On 25 March 2013, the NSW Parliament passed two very significant pieces of legislation. The two Acts are:
- The Evidence Amendment (Evidence of Silent) Act 2013; and
- The Criminal Procedure Amendment (Mandatory Pre Trial Defence Disclosure) Act 2013
These two Acts will significantly change the rights that NSW citizens have when being questioned by police for any “serious indictable offence” and also place new obligations upon people charged when they proceed to Trial.
These changes are very controversial. On 4 September 2012, Turnbull Hill Lawyers drafted an article noting the controversial nature of these amendments. A copy of this article can be viewed at:
In summary, the changes essentially remove the right to silence which all individuals in NSW previously had. Under the new legislation, an unfavourable inference may be drawn if, during official questioning, a person charged with an offence failed to mention a fact which they later rely on in their defence at Trial.
The significant change means that individuals charged with serious matters no longer have the right to remain silent as a jury will now be able to drawn an adverse inference if the person charged with an offence wishes to rely on a matter at trial that they did not disclose to investigating police. This affects the long standing rule that an accused person does not have to say or do anything and police are required to prove any offence beyond a reasonable doubt.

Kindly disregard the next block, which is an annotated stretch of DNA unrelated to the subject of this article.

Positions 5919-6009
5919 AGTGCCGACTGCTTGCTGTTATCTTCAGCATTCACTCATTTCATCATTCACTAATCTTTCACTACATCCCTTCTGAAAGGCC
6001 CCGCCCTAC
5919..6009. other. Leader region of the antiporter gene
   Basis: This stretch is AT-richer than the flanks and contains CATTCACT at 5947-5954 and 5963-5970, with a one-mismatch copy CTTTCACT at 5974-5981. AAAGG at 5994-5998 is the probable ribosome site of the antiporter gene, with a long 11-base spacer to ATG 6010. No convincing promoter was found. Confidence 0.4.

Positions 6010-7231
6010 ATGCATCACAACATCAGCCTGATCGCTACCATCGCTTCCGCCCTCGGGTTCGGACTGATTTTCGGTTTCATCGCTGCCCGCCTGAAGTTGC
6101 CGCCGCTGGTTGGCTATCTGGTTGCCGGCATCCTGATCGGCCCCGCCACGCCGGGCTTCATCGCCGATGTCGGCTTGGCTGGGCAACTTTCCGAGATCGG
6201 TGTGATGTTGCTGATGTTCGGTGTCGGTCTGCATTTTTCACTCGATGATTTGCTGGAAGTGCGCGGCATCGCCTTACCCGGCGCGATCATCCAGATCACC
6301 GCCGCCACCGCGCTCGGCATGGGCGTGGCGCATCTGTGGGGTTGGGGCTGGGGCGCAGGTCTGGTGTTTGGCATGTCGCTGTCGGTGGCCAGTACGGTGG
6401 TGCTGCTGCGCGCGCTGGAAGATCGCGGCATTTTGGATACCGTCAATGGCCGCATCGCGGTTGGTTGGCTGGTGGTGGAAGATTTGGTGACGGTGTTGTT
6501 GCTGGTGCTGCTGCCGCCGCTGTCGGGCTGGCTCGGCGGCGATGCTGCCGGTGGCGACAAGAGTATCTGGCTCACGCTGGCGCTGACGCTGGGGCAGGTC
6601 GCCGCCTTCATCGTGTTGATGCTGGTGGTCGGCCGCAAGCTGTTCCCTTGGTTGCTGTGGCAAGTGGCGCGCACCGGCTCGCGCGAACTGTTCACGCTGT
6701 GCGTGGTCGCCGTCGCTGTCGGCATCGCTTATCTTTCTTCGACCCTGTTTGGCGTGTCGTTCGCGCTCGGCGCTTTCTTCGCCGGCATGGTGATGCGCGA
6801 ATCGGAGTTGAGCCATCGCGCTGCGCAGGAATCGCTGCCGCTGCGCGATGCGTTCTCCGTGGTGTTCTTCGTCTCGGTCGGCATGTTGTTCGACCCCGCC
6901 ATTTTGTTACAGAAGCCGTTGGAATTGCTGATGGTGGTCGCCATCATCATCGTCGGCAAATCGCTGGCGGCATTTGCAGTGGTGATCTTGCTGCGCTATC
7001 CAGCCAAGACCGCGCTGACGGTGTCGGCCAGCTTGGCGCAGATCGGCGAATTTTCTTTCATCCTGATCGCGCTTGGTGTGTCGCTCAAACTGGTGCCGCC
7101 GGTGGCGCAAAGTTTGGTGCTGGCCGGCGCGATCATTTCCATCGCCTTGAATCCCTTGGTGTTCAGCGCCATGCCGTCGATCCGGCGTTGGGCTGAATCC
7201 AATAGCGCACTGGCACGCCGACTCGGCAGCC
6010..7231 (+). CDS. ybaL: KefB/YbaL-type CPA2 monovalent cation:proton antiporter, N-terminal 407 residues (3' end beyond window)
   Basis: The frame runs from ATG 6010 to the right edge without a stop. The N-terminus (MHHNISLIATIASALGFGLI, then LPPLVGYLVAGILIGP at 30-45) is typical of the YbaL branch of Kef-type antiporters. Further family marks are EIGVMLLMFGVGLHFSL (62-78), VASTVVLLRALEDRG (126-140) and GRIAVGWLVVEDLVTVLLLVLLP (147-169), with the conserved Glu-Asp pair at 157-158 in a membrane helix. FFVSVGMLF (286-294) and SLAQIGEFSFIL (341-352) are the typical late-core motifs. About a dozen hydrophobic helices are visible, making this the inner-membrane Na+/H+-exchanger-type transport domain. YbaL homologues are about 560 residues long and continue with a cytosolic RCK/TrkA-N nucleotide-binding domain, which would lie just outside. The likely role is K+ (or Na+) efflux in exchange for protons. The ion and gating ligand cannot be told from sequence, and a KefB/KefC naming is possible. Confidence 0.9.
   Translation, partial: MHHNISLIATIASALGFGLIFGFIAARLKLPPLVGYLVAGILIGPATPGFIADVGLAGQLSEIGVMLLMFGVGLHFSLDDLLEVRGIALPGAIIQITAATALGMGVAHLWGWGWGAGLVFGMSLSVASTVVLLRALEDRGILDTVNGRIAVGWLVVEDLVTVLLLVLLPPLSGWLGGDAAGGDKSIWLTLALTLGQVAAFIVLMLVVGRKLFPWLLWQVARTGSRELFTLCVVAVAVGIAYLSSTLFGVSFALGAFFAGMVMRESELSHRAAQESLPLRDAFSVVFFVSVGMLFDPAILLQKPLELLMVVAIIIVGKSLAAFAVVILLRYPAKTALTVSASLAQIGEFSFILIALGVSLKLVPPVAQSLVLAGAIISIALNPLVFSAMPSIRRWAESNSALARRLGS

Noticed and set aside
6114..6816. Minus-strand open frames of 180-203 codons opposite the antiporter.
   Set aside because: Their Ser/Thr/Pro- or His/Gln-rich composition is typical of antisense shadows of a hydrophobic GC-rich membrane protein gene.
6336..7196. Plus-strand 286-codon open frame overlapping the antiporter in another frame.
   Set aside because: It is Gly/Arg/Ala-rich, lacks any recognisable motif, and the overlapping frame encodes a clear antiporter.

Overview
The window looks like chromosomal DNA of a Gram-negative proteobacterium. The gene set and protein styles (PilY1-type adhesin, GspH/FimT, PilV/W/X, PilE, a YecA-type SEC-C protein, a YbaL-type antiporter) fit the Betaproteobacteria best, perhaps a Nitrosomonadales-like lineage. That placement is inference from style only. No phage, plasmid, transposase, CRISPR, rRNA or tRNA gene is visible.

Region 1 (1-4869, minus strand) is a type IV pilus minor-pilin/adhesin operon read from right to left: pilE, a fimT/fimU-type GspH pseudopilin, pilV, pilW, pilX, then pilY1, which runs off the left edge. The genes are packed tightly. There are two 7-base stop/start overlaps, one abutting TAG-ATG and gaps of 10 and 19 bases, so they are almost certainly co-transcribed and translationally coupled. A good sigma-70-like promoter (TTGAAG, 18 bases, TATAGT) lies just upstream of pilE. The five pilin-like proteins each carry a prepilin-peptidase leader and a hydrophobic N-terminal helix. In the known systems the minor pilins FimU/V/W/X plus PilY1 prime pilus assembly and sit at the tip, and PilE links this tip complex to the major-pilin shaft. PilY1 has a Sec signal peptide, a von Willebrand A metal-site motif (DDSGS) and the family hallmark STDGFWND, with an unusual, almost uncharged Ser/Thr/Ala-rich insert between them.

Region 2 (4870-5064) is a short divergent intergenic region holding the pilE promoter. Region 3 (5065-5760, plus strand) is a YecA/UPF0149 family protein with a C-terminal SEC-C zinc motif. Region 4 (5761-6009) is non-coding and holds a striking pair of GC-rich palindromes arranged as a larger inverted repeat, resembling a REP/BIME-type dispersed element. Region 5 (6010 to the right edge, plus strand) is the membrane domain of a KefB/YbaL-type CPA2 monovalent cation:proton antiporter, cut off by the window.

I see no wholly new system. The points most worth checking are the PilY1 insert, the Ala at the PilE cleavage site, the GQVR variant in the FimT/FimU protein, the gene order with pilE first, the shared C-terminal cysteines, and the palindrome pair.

When questioned, information provided to police will be used as evidence in Court, the new amendments place an onus on people charged with an offence to identify all information at the earliest stage, even before they have been given the opportunity to see all the evidence that is intended to be used against them.
In addition to removing the right to silence, the Criminal Procedure Amendment (Mandatory Pre Trial Defence Disclosure) Bill 2013 makes it mandatory for certain defendants before a Trial starts to confirm the nature of their defence including particular defences upon which they plan to rely upon, the facts, matters or circumstances of the prosecution case that the accused takes issue with; points of law that the accused person intends to raise and notice of any alibi evidence.
This must all be done prior to hearing the evidence provided by prosecution witnesses in Court.
Whilst both pieces of legislation have been passed by both the Legislative Council and Legislative Assembly of NSW, they have not yet commenced and will take effect on a date to be fixed by proclamation.
The significant changes to the law and the rights of people charged with offences place a significant new burden on individuals who are charged with serious offences. It reinforces the need for all individuals charged with any criminal offence to immediately obtain expert legal advice from a lawyer.